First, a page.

The Clave are dicks.  I mean seriously.  In case you don’t know what I’m talking about, the Clave is the who rules the Shadowhunters, with the Council that makes the decisions.  They are not the most understanding of people. They are definitely judgemental.  For those who read City of Heavenly Fire know that outcome of the Dark War lead to the Shadowhunters basically cutting ties with Fairies because of their roles in Sebastian Morgenstern’s rebellion.  This meant that the two older Blackthorn siblings, Helen and Mark who are half fairy.  Mark was taken by the Wild Hunt at the beginning of the City of Heavenly Fire and Helen was banished to Siberia by the end.  They both had nothing to do with Sebastian and the fairies who fought with him but since they had fairy blood, the Clave was afraid they were side with them so they banished one and abandoned another.  So basically because of the actions of a few, everyone like them are punished.  (Does that sound familiar to anyone?)  Emma’s parents were found dead with strange markings, blamed on  Sebastian’s rebellion even though their deaths resemble nothing that he or his followers did before or after.  Emma is convinced that their death is not related and their killers are still out there but the Clave have shut the door on in.  That leads five years later when Lady Midnight begins.
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What do you do about alleged Plagiarism?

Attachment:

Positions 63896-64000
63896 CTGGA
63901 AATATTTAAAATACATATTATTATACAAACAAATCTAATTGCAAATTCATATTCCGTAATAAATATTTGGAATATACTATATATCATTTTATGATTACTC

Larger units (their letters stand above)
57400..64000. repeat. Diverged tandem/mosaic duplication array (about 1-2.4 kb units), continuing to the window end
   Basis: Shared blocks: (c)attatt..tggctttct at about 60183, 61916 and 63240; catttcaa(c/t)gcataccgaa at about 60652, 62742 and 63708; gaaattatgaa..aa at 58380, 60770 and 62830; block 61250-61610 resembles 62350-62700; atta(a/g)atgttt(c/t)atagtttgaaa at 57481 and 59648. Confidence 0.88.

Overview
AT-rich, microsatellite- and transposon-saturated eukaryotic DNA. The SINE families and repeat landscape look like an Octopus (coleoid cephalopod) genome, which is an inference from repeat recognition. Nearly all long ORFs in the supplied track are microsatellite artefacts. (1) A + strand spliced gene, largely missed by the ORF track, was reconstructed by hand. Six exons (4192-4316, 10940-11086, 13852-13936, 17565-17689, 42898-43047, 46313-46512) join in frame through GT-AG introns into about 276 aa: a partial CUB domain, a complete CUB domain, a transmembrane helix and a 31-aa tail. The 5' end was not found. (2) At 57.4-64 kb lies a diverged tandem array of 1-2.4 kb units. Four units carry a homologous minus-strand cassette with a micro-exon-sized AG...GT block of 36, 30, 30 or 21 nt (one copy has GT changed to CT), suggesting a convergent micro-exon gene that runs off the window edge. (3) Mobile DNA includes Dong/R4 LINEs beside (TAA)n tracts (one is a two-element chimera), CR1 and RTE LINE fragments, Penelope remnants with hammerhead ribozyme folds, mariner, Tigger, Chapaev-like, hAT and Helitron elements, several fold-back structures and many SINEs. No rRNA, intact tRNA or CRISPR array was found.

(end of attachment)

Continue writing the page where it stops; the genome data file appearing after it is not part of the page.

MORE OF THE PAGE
This Tuesday Cassandra Clare is set to release the next book in her Shadowhunters Novels. Her series is highly popular and is now on it’s third series inside this world.  The previous The Mortal Instruments and The Infernal Devices were highly successful.  The former has already inspired a movie (a really bad one) and a TV show (from what I’m told is actually not bad and is doing well in the ratings but I personally couldn’t get past the first 2 episodes). Unfortunately the release of Lady Midnight, the first book in The Dark Artifices series is under a little bit of a cloud.  Sherrilyn Kenyon, the author of the Dark-Hunters series, is suing Clare for copying her ideas.  Kenyon’s series was first published in 1998 and Clare’s in 2007. They both center around an elite set of supernatural warriors that defend the world against demons and other supernatural beings.  Clare has of course denied it by saying she wasn’t influenced by Kenyon’s work.  I have read all of Clare’s books but I haven’t read any of Kenyon’s Dark-Hunters books.  I’ve read the Chronicles of Nick, which I love.  Seriously, I can’t recommend it enough.  The series is a YA spin-off of the Dark-Hunters series and has overlaps with her original series, with characters appearing in both.  Are there similarities? Sure? Probably?  I don’t think the idea of elite warriors who fight demons is new or original.  So I’m not sure what the outcome is going to be but does it matter?  Should I be concerned that Clare might have taken some ideas from Kenyon?  It hasn’t changed my opinions of her books.  They may have similarities but they are both very different in tone and style that they don’t feel the same.  Actually, until this lawsuit I didn’t even occur to me that they were similar.  Not the same way that drew comparisons between Julie Kagawa’s Talon series to Sophie Jordan’s Firelight series.  I wouldn’t say that one copied another but they definitely pulled from the same ideas. I think this gets a little murkier is the fact that Clare has been accused for plagiarism before.  During her fan fiction days, she was accused of adding quotes from TV shows and whole passages from an out-of-print book. There are whole debates about the ethics of fan-fiction.  Some would argue that fan-fiction itself is a form of plagiarism.  Needless to say this doesn’t help Clare’s cause but I don’t think it necessarily proves anything either because again, I think there is some ethical murkiness when it comes to fan-fiction. From what I’ve read, Fifty Shades of Grey is far closer to Twilight then Clare’s The Draco Trilogy was to Harry Potter but I can’t say for certain.  So where does this leave me?  I had already bought my copy of Lady Midnight before this came out so I will read it but my excitement towards it has lessened.  As readers do we have a responsibility here or not? If so, what exactly is it?  I’m kinda I’m curious to hear what others have think about this.